Apparently, Houston has a serious problem with renegade taco truck owners. I say apparently because this past week City Council considered an ordinance to require mobile food vendors to carry a radio-tag on their vehicles. According to the Chronicles political blog, the purpose is to be sure that mobile food vendors "are actually visiting the city commissaries to clean up, as required."
Last November a new ordinance requiring mobile food vendors to visit a city commissary within 24-hours prior to serving food went into effect. At the commissary the vendors are to dump waste and obtain clean water. A Chronicle article at the time quoted Robert Cambrice, senior assistant city attorney: "The public needs protection from unclean utensils, unclean facilities. This is in the public's interest."
Certainly, nobody wishes to eat contaminated food. But that does not justify compelling mobile food vendors to visit city commissaries. There are other ways to achieve clean utensils and clean facilities without resorting to force. And more importantly, why is the City even worried about such things? Policing mobile food vendors is not a proper government function.
Mr. Cambrice cites the "public interest" as justification for the ordinance. But there is no such thing as the "public interest". The public does not speak with one voice. The public agrees on few, if any issues. In truth, members of the public have a wide variety of interests. Consequently, the "public interest" really means that the interests of some will take precedence over the interests of others. Which means, some will be permitted to use the power of government compulsion to impose their interests on others. The "public interest" is nothing more than a rationalization for forcing some individuals to sacrifice their values to others.
Citing the "public interest", or "common good", or the "general welfare" can be, and is, used to justify nearly anything. We must regulate land use for the "common good". We must provide health care for the "general welfare". Allowing random and invasive searches is necessary for the "public interest". Pick any issue that involves the violation of individual rights, and not far behind you will find its advocates proclaiming the "public interest" as justification.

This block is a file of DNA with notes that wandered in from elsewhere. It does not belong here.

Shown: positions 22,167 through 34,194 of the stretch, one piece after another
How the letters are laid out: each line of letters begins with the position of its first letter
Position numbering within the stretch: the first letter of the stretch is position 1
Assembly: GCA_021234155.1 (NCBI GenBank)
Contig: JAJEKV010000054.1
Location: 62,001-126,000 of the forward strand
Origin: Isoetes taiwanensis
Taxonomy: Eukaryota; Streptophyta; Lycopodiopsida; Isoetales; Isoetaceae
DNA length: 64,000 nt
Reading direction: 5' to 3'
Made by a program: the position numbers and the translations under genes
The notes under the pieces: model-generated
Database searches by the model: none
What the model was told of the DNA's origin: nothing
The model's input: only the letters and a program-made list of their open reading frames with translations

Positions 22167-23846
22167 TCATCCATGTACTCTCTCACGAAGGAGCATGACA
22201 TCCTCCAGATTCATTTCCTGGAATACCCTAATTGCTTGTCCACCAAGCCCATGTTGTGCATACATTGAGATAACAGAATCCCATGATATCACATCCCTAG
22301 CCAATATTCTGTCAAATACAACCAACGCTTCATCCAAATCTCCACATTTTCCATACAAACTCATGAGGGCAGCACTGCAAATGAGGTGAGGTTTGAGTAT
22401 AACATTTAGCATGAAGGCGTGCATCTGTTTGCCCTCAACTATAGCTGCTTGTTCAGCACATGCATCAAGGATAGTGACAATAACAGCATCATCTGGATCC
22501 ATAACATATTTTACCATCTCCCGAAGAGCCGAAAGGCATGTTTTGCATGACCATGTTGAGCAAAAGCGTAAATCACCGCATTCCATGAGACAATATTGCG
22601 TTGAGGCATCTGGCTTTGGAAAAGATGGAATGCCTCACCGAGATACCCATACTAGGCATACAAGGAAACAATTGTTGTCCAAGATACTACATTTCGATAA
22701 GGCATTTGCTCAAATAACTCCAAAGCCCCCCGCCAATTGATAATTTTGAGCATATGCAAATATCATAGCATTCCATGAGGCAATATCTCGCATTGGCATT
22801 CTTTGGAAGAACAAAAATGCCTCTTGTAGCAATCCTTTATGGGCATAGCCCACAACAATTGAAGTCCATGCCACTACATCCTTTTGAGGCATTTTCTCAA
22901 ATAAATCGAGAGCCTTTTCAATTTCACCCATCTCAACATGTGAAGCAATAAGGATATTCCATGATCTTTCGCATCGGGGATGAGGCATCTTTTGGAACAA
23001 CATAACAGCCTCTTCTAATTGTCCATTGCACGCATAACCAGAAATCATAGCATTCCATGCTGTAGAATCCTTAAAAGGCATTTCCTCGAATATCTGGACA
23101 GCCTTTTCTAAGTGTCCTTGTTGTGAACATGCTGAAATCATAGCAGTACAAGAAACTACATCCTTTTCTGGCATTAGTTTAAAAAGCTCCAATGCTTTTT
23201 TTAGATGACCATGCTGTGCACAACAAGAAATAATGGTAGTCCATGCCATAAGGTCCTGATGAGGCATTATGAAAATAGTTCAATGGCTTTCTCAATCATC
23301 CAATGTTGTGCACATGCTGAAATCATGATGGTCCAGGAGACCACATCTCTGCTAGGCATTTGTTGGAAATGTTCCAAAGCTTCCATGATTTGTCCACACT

The implication underlying the ordinance, as well as others like it, is that individuals will sell tainted food unless they are rigorously controlled by government. Not only does this defy common sense, it ignores the actual facts. A business that poisons its customers, whether intentionally, accidentally, or through negligence, is not going to stay in business long. First, its customers would go elsewhere. Second, if such were done intentionally, criminal penalties would apply.
Mobile food vendors, who are predominantly Hispanic, fought the ordinance in court. Their attorney, David Mestemaker, stated that the ordinance is the result of "the racist agenda of certain legislators." This may be true, but it doesn't address the fundamental issue-- that is, the ordinance violates the individual rights of all mobile food vendors, regardless of their race.
The sustenance of one's life requires effort. Food, clothing, shelter, and other values do not magically appear. They must be produced. Each individual has a moral right to take the actions necessary to sustain his life, so long as he respects the mutual rights of others. To deny him this right is to deny him the means of sustaining his life.
While the City's ordinance does not deny mobile food vendors the right to operate, it imposes significant hardships on the business owners. Some vendors spend three hours a day meeting the city's requirements. Those are hours away from their business, or family, or other activities. Those are hours taken from them simply because the City believes clean spoons are more important than individual rights.
What is particularly sad is mobile food vendors are attempting to make an honest living. They are taking responsibility for their own lives. They are not asking for handouts. They simply want to be free to ply their trade. And the City is making that more and more difficult.
Rather than making these hard-working, industrious people out to be villains and potential criminals, the City should be celebrating their efforts. These are the type of people who have made Houston great. It is a gross injustice to put arbitrary barriers in their way.